Cherry showed that Colonel Mellon’s faith in him was justified at the battle of Franklin, Tennessee, November 30, 1864. The Confederate army under General John J. Hood attacked a strongly entrenched Federal force at Franklin, and it was the fate of the 3rd Mississippi to be ordered to attack one of the strongest parts of the Union line. The regiment suffered terribly in this attack: 13 men killed, 40 wounded, and 20 missing. (Military History of Mississippi, page 153). Among the casualties was Ensign John J. Cherry, shot in the arm and captured during the fighting. He was mentioned in the official report of his brigade commander, General Winfield Scott Featherston, who wrote, “The color bearers of the Third and Twenty-Second planted their colors on the enemy’s works and were wounded and captured with their colors.” (Military History of Mississippi, page 152)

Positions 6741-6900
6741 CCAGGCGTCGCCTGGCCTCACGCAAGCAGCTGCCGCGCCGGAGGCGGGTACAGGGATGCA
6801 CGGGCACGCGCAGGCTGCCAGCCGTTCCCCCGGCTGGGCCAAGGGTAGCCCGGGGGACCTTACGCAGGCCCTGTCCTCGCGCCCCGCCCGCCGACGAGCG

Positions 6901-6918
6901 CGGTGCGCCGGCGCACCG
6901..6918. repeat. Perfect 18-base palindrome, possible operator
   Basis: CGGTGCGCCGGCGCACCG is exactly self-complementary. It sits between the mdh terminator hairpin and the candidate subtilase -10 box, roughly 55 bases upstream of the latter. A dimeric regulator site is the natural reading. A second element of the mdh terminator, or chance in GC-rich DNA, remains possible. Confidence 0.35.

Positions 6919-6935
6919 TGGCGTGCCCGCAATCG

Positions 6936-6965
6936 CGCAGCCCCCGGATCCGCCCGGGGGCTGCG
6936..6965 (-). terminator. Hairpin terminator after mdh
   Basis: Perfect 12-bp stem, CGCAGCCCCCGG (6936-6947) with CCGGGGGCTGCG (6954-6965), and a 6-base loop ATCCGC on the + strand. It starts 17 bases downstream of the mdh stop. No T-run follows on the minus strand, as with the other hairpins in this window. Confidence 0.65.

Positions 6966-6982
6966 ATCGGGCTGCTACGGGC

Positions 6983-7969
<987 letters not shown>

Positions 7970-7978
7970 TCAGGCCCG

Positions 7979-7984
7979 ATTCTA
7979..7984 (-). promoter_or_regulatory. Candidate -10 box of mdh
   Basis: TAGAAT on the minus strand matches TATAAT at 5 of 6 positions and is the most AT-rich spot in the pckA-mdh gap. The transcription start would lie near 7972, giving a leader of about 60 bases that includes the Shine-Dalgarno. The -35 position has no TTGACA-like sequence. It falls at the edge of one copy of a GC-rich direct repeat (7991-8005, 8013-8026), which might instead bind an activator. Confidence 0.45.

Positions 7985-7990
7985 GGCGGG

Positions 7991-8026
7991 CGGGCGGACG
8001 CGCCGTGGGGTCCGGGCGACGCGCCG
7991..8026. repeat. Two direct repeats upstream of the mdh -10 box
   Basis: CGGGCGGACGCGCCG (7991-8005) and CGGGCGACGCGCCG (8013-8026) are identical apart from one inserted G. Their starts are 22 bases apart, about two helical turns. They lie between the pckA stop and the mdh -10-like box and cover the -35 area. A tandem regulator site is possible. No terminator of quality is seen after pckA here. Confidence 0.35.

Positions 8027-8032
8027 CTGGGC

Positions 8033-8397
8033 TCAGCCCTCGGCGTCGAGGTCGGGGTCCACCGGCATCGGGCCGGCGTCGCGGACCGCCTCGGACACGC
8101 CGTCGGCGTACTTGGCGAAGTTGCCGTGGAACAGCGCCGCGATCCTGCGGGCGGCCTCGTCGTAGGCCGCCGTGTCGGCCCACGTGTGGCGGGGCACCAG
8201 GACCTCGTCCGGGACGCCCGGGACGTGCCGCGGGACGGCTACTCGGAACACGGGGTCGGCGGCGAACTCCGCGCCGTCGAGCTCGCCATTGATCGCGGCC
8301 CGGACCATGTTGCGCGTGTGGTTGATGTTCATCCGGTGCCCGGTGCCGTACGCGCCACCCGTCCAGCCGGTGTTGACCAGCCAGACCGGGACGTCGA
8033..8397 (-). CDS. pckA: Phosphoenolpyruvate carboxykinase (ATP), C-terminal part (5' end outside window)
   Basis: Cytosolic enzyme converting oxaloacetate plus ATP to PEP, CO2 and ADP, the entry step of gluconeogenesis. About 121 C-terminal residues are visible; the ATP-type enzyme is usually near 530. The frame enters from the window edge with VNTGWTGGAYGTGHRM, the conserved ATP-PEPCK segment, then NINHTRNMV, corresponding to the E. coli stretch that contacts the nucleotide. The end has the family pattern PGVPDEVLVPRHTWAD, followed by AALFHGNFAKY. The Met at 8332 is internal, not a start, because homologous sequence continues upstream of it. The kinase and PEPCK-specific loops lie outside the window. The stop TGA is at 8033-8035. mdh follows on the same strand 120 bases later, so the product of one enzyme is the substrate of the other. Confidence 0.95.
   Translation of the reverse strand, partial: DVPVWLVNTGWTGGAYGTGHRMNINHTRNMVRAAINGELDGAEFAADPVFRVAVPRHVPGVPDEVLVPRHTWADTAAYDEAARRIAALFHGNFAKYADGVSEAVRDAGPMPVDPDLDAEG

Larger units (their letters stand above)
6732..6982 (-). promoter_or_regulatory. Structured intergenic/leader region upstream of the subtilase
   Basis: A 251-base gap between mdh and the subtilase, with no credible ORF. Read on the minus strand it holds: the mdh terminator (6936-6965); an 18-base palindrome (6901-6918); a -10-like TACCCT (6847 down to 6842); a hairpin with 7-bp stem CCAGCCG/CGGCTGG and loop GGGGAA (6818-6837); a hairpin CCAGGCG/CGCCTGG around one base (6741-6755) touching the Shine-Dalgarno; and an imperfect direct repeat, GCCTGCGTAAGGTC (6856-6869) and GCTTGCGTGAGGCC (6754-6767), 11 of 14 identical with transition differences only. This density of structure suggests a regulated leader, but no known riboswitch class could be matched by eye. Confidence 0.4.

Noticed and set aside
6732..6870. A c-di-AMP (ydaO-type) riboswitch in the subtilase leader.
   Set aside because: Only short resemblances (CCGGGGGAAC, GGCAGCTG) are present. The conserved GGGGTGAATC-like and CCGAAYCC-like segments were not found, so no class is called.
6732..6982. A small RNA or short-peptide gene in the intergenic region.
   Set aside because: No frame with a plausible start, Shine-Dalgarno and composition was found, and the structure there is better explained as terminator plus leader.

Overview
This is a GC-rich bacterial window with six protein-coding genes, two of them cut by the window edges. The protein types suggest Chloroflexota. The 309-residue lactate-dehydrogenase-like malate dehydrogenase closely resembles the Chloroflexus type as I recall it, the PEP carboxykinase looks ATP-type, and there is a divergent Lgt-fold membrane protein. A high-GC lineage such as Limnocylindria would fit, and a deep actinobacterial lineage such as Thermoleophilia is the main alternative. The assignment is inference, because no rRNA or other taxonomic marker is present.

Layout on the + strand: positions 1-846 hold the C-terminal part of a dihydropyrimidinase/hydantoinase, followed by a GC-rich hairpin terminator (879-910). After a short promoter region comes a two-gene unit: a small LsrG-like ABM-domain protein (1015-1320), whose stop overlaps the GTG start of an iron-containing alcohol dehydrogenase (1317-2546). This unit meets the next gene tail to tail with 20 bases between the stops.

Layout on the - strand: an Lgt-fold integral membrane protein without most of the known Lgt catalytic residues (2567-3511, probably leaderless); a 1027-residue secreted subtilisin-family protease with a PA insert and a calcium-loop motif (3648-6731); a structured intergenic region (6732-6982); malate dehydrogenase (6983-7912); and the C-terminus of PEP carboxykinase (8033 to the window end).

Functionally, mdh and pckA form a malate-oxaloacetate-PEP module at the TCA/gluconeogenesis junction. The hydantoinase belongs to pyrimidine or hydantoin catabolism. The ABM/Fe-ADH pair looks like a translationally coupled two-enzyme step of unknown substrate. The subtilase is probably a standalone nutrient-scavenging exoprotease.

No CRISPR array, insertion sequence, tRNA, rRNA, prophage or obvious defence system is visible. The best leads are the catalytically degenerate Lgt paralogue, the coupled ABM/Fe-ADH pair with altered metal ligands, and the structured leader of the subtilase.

Battle of Franklin 2
“On the Rim of the Volcano: Battle of Franklin, Tennessee,” by Keith Rocco, 1992.

John J. Cherry was taken to a hospital in Nashville by the Federals, where he succumbed to his wounds on January 18, 1865. The cause of death was listed as a fracture of the right humerus caused by a gunshot. Ensign Cherry is buried in Olivet Cemetery in Nashville, Tennessee.

Fold3_Page_21_Compiled_Service_Records_of_Confederate_Soldiers_Who_Served_in_Organizations_from_the_State_of_Mississippi.jpg
Record of Death and Interment for John J. Cherry (Service Record of John J. Cherry, accessed on Fold3.com)